NanoIR images were first acquired at 1,600 cm-1, which corresponds to the case where PS is the predominant absorber of the system (Figure 4Ai; Di)). Although a 5 µm PS bead was imaged in both cases, the amplitude of the photothermal expansion recorded at this wavelength was different when the tip was directly in contact with the PS bead and when the tip was in contact with the thin PVA coating on top of the PS bead. The increase in photothermal expansion detected above the PS bead was significantly smaller when the bead was covered with the layer of PVA, estimated to be ~1.8 µm thick using a surface profiler (Supplementary Figure 4). At the laser power used (1.47%, which corresponds to ~3.4 mW at 1,600 cm-1 and ~3.8 mW at 1,730 cm-1) (Supplementary Table 1), a region ~13 µm in diameter exhibited a slight increase in amplitude ~2 nm above the signal recorded on the pure non-absorbing PVA layer away from the PS bead. The spatial footprint of the amplitude increase was much broader than when the PS bead was on top of the PVA film (Figure 4A), where the photothermal expansion signal was asymmetrical but remained contained within a region ~6 µm wide in the fast scan direction and ~8 µm long in the slow scan direction of the image. The amplitude readings in this region reached up to 12.1 nm above the photothermal expansion of the pure PVA layer. When illuminating the sample at 1,730 cm-1, PS and PVA both exhibited a higher amplitude of photothermal expansion than at 1,600 cm-1. In the case of the exposed PS bead (Figure 4Ci), the photothermal expansion was highest on top of the bead, reaching values up to 26.5 nm. The high photothermal response extended several micrometers beyond the footprint observed in Figure 4Ai. The PVA also expanded due to the excitation, but at a lower amplitude, namely ~7.6 nm recorded away from the PS bead. It was noted that the response was consistently strongest on the left side of the PS bead. For the embedded bead (Figure 4F), the signal was more symmetrical, but the amplitude of the photothermal expansion above the PS bead was only ~2.3 nm higher than that of the PVA. For this, a consistent photothermal amplitude of ~13.6 nm was recorded within the 10-13 µm footprint of the region affected by PS heating, determined from mapping the surface with the AFM probe. In the case of measurements carried out at 1,620 cm-1, no signal was detected, which is consistent with the absence of a notable IR absorption band for PS and PVA in this region of spectrum.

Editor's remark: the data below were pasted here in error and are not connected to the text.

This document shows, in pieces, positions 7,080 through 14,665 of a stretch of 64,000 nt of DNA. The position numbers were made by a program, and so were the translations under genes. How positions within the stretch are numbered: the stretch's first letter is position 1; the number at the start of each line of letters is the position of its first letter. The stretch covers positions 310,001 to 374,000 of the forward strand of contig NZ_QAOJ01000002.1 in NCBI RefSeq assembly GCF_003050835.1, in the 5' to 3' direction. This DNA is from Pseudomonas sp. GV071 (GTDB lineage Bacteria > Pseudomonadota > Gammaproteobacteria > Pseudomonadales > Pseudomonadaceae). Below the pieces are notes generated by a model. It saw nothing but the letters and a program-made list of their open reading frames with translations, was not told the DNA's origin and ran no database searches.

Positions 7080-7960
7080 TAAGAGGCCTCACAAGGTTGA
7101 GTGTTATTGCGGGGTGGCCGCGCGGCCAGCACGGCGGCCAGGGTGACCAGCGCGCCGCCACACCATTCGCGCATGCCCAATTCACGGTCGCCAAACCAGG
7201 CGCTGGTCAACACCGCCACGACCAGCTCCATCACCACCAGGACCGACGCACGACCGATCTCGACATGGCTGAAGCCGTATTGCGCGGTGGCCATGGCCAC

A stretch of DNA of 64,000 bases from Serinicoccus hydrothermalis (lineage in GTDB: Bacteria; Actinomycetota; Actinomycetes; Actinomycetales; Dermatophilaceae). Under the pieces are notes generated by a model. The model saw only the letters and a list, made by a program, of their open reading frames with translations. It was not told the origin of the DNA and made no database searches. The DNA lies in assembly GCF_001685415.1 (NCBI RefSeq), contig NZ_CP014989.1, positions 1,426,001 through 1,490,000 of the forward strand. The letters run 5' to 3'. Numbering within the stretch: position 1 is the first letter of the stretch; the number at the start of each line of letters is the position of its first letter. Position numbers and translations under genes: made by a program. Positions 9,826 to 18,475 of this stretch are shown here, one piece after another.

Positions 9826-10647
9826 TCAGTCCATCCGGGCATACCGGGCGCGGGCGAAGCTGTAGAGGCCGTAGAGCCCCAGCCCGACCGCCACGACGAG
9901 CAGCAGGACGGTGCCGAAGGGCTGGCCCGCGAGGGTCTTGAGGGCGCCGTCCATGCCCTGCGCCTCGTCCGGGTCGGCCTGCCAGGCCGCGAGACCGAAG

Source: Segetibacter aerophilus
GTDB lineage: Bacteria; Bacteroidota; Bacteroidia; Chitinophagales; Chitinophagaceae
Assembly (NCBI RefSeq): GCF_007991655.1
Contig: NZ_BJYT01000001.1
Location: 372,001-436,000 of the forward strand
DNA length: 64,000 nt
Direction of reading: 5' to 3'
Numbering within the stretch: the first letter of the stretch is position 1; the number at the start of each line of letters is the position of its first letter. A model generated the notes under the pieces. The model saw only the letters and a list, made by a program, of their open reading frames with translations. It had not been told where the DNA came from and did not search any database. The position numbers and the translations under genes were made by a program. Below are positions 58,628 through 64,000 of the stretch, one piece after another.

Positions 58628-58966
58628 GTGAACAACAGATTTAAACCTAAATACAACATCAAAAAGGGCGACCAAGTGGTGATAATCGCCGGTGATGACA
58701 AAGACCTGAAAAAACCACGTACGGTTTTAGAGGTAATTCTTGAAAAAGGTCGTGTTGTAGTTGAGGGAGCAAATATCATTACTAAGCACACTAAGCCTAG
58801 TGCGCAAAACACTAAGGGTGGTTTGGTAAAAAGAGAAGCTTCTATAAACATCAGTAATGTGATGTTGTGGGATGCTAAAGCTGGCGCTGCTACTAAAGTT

Next, the nanoIR spectra collected on top of a PS bead covered was compared with PVA (Figure 5A). The PS signal at 1,600 cm-1 was significantly lower than in the case of the uncovered bead. Despite the low contribution of the band, further analysis of the signals confirmed that increasing the laser power led to a higher ratio I1600/I1730 (Figure 5B,C). The results suggested that a higher laser power corresponds to larger penetration depth, as depicted in Figure 5B. In turn, this affects the nanoIR image collected under a different laser power. At a higher power of ~20 mW, the photothermal amplitude of the material consistently exhibited a lower amplitude than at lower laser powers. Further, the noise level in the spectra increased, suggesting some instabilities in the material, likely due to the increase in temperature in the polymer.
Figure 1: Deposition of PS beads. Scanning electron microscopy (SEM) image of the 5 µm PS bead (A) on top of a pristine silicon substrate, (B) on top of a PVA film, and (C) covered with PVA. Scale bar = 1 µm. Please click here to view a larger version of this figure.
Figure 2: Schematics illustrating the principle of nanoIR imaging and spectroscopy. (A) The IR pulsed laser is aligned and focused onto the point of contact of the metallic AFM cantilever tip with the sample. The cantilever measures the photothermal response of the material resulting from IR absorption. The gold layer on both sides is used to reduce the photothermal and acoustic contribution of the cantilever during the measurement, which would interfere with the nanoIR measurement of the sample. (B) Signal of the position-sensitive detector monitoring the deflection of the cantilever in the time domain [S(t)] and frequency domain [S(ω)]. The contact resonance modes of the cantilever are identified by lock-in amplifier measurements. The second contact resonance is used for PLL tracking during imaging. The amplitude of the contact resonance mode Acr2 is measured. (C) NanoIR spectrum obtained by monitoring the change in amplitude Acr2 as a function of illumination wavenumber. The NanoIR image was obtained by monitoring the change in amplitude Acr2 as a function of the position of the tip on the sample. Please click here to view a larger version of this figure.